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Huge swathes of the planet are in line for a spectacular lunar treat next month as the moon passes into the Earth’s shadow.
The second blood moon of 2017 follows the super blue blood moon on January 31, a once-in-a-lifetime event combining a supermoon, blue moon and blood moon.
Residents in North America, Alaska and Hawaii were fortune to have great viewing opportunities for the phenomenon – but no eclipse was visible in the UK.
However, this second lunar eclipse will provide a visual delight for people living in Australia, Asia, Africa, Europe, and South America.
When is Blood Moon visible over the USA and UK?
Unfortunately, the next blood moon will not be visible from the US.
Bruce McClure, celestial expert, said: “This lunar eclipse is primarily visible from the world’s Eastern Hemisphere – Europe, Africa, Asia, Australia and New Zealand.
“South America, at least in part, can watch the final stages of the eclipse just after sunset July 27, whereas New Zealand will catch the beginning stages of the eclipse before sunrise July 28.
“North America, most of the Arctic and much of the Pacific Ocean will miss out entirely.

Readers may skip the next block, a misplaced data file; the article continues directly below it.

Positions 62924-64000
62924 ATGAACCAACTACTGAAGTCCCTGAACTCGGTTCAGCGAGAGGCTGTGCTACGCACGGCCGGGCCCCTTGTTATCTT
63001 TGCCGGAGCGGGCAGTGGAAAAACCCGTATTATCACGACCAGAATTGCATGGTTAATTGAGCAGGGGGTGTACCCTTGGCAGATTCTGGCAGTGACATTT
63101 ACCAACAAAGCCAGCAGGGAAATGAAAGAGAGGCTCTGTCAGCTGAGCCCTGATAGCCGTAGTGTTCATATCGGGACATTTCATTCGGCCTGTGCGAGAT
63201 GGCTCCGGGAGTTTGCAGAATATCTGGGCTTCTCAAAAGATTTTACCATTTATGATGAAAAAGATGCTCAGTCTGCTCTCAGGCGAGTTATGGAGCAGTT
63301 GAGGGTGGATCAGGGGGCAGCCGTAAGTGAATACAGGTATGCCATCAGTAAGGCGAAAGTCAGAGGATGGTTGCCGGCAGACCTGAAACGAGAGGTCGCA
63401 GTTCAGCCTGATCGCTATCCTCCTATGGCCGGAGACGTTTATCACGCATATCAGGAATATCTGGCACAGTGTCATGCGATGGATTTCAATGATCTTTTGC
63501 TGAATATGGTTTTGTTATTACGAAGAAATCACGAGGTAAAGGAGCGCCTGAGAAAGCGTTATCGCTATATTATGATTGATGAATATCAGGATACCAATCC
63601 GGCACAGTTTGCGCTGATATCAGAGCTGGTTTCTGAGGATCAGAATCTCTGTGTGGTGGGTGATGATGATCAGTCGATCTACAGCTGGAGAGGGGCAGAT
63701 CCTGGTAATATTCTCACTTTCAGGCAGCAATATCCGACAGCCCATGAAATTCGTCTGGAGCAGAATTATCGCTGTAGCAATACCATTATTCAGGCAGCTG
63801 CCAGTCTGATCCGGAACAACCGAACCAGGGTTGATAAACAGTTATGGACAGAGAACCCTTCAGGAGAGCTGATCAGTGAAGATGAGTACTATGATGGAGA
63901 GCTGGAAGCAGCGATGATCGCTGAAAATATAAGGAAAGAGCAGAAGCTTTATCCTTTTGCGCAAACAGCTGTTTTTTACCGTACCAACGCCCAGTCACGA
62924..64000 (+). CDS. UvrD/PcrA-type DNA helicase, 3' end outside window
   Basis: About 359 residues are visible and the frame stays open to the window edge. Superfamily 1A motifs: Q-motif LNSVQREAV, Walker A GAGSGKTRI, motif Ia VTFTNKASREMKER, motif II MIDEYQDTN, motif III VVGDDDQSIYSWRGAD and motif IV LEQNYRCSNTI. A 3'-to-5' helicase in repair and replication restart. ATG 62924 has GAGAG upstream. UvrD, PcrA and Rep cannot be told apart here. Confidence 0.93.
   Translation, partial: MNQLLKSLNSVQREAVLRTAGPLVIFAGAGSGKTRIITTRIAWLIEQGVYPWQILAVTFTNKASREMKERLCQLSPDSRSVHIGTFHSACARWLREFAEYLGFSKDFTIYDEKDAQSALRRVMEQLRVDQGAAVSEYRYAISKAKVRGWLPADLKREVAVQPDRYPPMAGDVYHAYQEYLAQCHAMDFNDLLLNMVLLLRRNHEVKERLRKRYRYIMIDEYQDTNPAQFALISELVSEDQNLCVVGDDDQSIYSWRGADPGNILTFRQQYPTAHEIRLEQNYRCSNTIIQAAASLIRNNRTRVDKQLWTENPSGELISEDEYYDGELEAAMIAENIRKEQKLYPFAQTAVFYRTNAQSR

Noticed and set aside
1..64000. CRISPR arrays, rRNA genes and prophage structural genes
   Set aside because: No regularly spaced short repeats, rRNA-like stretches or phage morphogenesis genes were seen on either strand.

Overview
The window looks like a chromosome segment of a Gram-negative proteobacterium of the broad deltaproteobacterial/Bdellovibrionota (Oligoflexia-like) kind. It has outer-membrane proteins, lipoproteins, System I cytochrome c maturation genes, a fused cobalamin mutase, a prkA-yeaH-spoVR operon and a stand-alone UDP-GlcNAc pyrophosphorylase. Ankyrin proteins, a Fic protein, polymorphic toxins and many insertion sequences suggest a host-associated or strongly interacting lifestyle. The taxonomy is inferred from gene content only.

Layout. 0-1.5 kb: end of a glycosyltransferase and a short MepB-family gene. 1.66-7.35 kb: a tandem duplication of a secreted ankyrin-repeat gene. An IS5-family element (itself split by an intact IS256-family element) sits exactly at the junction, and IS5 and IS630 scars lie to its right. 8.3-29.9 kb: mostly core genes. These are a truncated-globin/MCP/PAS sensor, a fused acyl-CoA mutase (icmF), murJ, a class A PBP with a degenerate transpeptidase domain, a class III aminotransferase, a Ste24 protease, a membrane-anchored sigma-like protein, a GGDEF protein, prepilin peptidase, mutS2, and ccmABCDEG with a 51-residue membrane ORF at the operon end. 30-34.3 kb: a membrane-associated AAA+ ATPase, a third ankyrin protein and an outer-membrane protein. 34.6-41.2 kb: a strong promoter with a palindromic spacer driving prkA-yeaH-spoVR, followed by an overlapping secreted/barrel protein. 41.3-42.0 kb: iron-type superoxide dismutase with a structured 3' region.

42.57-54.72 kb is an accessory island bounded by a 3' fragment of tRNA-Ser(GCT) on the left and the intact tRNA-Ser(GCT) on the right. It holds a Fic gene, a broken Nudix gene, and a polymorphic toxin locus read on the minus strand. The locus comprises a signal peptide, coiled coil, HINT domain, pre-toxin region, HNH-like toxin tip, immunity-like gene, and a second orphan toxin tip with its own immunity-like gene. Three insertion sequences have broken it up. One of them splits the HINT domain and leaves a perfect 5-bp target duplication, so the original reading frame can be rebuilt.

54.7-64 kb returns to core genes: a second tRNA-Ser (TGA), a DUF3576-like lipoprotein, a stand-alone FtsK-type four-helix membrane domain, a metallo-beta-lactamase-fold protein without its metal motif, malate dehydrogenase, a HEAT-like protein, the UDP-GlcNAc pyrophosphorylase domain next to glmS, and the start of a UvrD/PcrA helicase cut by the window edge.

“The greatest eclipse takes place at or around midnight for Madagascar and the Middle East.
“Europe and Africa view the greatest eclipse during the evening hours, sometime between sunset and midnight on July 27, whereas most of Asia, Indonesia and Australia view the greatest eclipse in the morning.”
The UK will get to see the total lunar eclipse so make a note of the following important times (all in BST):
Partial eclipse start: 7.24pm
Total eclipse start: 8.30pm
Peak of eclipse: 9.22pm
Finish of total eclipse: 10.13pm
Finish of partial eclipse: 11.19pm
What are blood moons?
Blood moons are given their name because of the reddish tinge the moon takes on during the eclipse.
The small amount of sunlight that does reach the moon, and is not blocked out by the Earth, filters out the sun’s blue light making it appear red.
The phenomenon is known as Rayleigh Scattering.
Why is the July eclipse longer?
July’s lunar event will last for a greater time than normal due to the moon passing almost directly through the Earth’s shadow.
In addition, the astronomical body will be at its most distance point from the Earth.
This means it will take longer to cross our planet’s shadow than it normally would.